The Norwegian government doubled its direct emergency aid to the Philippines on Wednesday, as details of its heartbreaking typhoon catastrophe continued to emerge. The foreign ministry announced another NOK 20 million in addition to an extra NOK 25 million granted to the United Nations’ relief program.
That brings Norway’s official aid up to NOK 65 million (more than USD 10 million) and Norwegians have been donating actively as well to humanitarian organizations. The Norwegian Red Cross reported “overwhelming” donations, after NOK 4 million poured in during the first 24 hours of fund-raising, and that amount had tripled by Monday night.
“We are very grateful and humbled that so many people are giving so much to the Philippines,” Astrid Arnslett of the Norwegian Red Cross told Norwegian Broadcasting (NRK) on Tuesday. Philip Crabtree, spokesman for Redd Barna (Save the Children), was impressed as well after more than NOK 500,000 flowed just into an SMS account where people could send small automatic donations of NOK 200 (around USD 30).
“It’s wonderful to see that when something happens elsewhere in the world and folks are in such agony as they are in the Philippines right now, that people open their wallets,” Arnslett added.
The challenge remains getting all the aid to where it’s needed most. NRK’s correspondent arrived in Cebu before relief workers did and described a horror scene where authorities seemed to lack any control. Things worsened on Wednesday, with reports of widespread plundering and desperate people storming a food warehouse. Hundreds of thousands of people have lost their homes and everything they owned, and one local mayor reportedly was telling his own residents to simply flee.
Shipoweners’ aid effort
One Norwegian sea captain was leading a Norwegian delegation that was using a locally chartered ship, the TS Kapitan Felix Oca, to bring emergency supplies from Manila to Tacloban this week. The vessel’s chartering fee is being paid by the Norwegian Shipowners’ Association, whose members have employed Filipino crews on board their own vessels for years.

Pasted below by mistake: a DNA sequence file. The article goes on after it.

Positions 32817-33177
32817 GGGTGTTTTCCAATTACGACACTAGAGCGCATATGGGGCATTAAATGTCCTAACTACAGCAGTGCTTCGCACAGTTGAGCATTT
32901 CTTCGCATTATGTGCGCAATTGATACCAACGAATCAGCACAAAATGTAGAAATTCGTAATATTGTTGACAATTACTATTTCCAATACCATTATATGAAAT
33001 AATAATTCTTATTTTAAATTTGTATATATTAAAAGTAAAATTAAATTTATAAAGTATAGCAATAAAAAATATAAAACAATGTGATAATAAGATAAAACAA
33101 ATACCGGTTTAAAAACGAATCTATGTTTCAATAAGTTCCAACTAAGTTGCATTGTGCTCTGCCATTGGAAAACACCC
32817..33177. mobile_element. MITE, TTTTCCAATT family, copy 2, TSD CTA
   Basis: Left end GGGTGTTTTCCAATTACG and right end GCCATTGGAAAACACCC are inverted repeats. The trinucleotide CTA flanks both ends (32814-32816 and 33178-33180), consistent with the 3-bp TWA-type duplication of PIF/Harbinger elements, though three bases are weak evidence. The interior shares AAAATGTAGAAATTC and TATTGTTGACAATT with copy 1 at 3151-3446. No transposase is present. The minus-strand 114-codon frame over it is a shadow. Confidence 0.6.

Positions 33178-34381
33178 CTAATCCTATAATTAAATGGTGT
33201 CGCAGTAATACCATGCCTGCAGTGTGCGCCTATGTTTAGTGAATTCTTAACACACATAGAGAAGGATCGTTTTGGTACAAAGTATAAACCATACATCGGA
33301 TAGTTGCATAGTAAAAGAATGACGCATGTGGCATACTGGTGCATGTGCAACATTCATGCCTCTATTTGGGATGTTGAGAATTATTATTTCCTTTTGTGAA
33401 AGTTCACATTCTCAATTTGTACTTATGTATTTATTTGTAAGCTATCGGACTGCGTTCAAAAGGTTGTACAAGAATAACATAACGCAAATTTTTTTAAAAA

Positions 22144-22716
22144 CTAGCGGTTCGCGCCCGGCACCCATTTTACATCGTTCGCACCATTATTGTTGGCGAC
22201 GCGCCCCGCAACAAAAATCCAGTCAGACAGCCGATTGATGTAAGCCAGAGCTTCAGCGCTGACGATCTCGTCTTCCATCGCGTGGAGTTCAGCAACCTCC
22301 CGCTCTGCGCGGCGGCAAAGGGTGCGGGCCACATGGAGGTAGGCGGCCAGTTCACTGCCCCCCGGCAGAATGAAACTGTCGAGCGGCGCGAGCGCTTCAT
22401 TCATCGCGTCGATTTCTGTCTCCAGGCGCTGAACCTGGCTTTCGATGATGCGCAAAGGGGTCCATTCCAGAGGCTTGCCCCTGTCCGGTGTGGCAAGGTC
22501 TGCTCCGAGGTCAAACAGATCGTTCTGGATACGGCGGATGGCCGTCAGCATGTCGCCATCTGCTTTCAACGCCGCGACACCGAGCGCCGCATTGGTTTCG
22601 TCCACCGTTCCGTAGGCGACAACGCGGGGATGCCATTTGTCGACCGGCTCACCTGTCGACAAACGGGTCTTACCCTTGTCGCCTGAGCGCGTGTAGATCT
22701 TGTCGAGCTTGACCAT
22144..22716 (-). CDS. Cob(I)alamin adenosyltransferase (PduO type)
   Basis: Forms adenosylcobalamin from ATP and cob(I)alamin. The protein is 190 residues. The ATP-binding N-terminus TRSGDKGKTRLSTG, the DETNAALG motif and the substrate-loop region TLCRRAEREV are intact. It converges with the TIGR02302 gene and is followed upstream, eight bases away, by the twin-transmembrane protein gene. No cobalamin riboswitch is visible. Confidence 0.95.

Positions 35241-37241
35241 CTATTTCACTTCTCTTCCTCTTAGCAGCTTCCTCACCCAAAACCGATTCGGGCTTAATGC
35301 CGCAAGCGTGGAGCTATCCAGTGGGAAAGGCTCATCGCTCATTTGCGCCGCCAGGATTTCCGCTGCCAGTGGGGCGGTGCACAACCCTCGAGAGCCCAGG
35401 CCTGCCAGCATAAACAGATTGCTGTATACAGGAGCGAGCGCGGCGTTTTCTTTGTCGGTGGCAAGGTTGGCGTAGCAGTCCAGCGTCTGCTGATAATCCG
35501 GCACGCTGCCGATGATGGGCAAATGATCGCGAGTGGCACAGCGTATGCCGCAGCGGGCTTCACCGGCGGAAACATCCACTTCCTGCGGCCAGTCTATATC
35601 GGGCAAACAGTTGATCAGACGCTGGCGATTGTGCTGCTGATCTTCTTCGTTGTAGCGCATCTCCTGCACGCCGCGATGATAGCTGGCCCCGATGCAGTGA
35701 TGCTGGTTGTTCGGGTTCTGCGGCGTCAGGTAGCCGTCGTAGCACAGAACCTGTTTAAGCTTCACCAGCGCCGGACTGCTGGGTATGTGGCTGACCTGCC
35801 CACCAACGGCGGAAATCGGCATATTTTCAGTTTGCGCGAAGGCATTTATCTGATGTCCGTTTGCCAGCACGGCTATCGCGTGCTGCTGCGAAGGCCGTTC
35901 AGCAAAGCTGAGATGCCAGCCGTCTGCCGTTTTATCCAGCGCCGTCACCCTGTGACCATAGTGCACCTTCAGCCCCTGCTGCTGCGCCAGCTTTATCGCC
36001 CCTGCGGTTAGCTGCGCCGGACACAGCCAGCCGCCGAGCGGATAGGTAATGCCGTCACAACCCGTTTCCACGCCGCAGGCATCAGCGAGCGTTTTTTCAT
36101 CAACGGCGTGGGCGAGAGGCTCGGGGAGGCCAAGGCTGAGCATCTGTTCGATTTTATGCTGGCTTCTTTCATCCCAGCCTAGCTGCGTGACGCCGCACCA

“The affected areas haven’t received help because all the infrastructure is destroyed,” skipper Jøran Nøstvik told newspaper Dagens Næringsliv (DN). “The catastrophe is much greater than anyone can realize. We’re working hard to bring some help.”
Nøstvik is a former skipper with the Norwegian Coastal Administration (Kystverket) in Northern Norway who has worked for the past eight years as a captain of offshore vessels. DN reported that he knows the waters around the Philippines well, and led cadet training at the shipowners’ association’s maritime training school this summer.
The vessel was being loaded with 50 tons of medical equipment and more than 7,000 so-called “family packages” containing rice, sardines, clean water and clothing.
Onboard the vessel were also 15 aid workers and a team from a local utility agency that hoped to help restore electricity and communications. After offloading supplies in Tacloban Nøstvik said the vessel, which was chartered in for 12 days, would pick up more supplies and head for other areas.